Wednesday, April 4, 2012

Apr 4: Acts 15

Acts 15

Today we see how the apostles handled a major dispute. Some Jewish Christians from Jerusalem traveled north to Antioch and told the non-Jewish Christians that they needed to be circumcised and obey the law of Moses to be saved ("saved" means to be right with God). Paul and Barnabas, back from Turkey, opposed this message, which led to a sharp dispute. Both sides agreed to take this debate south and get opinions from the apostles.

There are two groups that weigh in on this debate. In the "Circumcise Now" party are former Pharisees who strongly believe that the law of Moses still needs to be followed; after all, God did set it up. In the "Freedom From Circumcision" party are Paul and Barnabas, who share the message of justification' by Jesus blood that they preached to the Gentiles. After the rebuttals, Peter (called "Simon" here) reminds everyone of his experience in Samaria where the Holy Spirit was given to Gentiles when they trusted in Jesus.

In concluding the debate, James (Jesus’ brother) decides that a letter needs to go to all the Gentile believers explaining that they don’t have to be circumcised. However, they give them guidance to abstain from four practices:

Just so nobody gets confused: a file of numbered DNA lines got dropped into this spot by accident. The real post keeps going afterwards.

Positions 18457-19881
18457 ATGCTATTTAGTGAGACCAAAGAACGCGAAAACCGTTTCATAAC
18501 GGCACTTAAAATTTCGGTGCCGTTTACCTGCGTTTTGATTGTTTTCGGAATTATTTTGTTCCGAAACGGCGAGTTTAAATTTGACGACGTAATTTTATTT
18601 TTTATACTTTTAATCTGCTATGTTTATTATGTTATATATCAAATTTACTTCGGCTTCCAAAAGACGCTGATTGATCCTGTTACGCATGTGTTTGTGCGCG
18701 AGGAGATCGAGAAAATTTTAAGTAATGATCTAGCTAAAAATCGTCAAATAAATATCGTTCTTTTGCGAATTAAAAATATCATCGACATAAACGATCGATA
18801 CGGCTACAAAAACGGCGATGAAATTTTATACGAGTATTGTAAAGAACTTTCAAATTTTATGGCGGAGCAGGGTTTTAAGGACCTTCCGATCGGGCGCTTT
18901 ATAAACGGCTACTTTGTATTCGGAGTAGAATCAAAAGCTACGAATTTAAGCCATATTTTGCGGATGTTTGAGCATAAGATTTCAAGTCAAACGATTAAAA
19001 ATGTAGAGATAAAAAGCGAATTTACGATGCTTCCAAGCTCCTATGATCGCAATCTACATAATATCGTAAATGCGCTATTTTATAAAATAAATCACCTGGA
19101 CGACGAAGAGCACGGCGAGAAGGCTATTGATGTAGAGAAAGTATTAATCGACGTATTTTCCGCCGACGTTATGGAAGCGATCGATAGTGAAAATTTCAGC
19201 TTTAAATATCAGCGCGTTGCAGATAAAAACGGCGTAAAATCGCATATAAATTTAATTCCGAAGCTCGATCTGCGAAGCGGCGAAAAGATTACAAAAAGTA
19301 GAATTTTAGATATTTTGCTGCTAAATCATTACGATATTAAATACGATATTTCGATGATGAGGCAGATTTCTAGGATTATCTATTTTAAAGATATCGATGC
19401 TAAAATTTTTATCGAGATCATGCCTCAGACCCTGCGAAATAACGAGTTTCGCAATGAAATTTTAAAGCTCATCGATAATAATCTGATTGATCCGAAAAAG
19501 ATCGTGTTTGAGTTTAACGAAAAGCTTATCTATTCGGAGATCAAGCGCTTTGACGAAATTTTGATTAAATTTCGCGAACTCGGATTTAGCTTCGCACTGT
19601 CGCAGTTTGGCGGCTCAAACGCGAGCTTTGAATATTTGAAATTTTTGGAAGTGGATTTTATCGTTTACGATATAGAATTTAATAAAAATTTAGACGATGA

1. eating food sacrificed to idols
  2. eating meat from strangled animals
  3. consuming meat that contains blood
  4. sexual immorality
Many of these were common worship practices for Gentile groups, and these actions would offend most Jewish Christians. It was like they were saying, “now that you follow Jesus, worship differently and don’t offend other believers."

After a productive meeting the chapter ends with Barnabas and Paul splitting because of a disagreement. Barnabas, the encourager, wanted to take Mark on the next missionary trip even though he bailed halfway through the last one. Paul, on the other hand, wanted to avoid a repeat performance. As the church began to spread to different peoples and cultures, the message of salvation became more focused and caused disagreement among the believers.

How do you handle sharp disagreement? In today’s chapter we saw two solutions for disagreements:
  1. hearing all arguments and implementing a solution
  2. parting ways with those who disagree with you
Do you think personal issues or belief issues are more difficult to reconcile? What can you apply to your life from reading how these disagreements were handled?
- Written for Verve by Mike Zimmerman